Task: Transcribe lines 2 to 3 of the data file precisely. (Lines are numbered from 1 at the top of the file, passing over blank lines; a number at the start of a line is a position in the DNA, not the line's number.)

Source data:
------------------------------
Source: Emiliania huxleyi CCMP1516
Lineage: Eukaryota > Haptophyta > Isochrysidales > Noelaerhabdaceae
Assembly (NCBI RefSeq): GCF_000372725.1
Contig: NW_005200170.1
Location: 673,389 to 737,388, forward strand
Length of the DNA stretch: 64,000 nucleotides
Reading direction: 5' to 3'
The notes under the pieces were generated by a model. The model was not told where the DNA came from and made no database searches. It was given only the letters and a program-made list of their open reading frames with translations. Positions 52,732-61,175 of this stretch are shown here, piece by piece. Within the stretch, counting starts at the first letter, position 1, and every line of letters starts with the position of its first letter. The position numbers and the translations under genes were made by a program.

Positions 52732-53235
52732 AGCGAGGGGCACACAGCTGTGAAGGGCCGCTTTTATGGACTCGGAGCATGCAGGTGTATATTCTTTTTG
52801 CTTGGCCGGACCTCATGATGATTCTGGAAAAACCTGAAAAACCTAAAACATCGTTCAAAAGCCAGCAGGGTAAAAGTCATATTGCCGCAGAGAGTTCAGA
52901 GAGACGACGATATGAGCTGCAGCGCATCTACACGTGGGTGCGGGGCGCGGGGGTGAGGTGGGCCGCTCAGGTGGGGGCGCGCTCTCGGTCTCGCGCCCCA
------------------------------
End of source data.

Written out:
Lineage: Eukaryota > Haptophyta > Isochrysidales > Noelaerhabdaceae
Assembly (NCBI RefSeq): GCF_000372725.1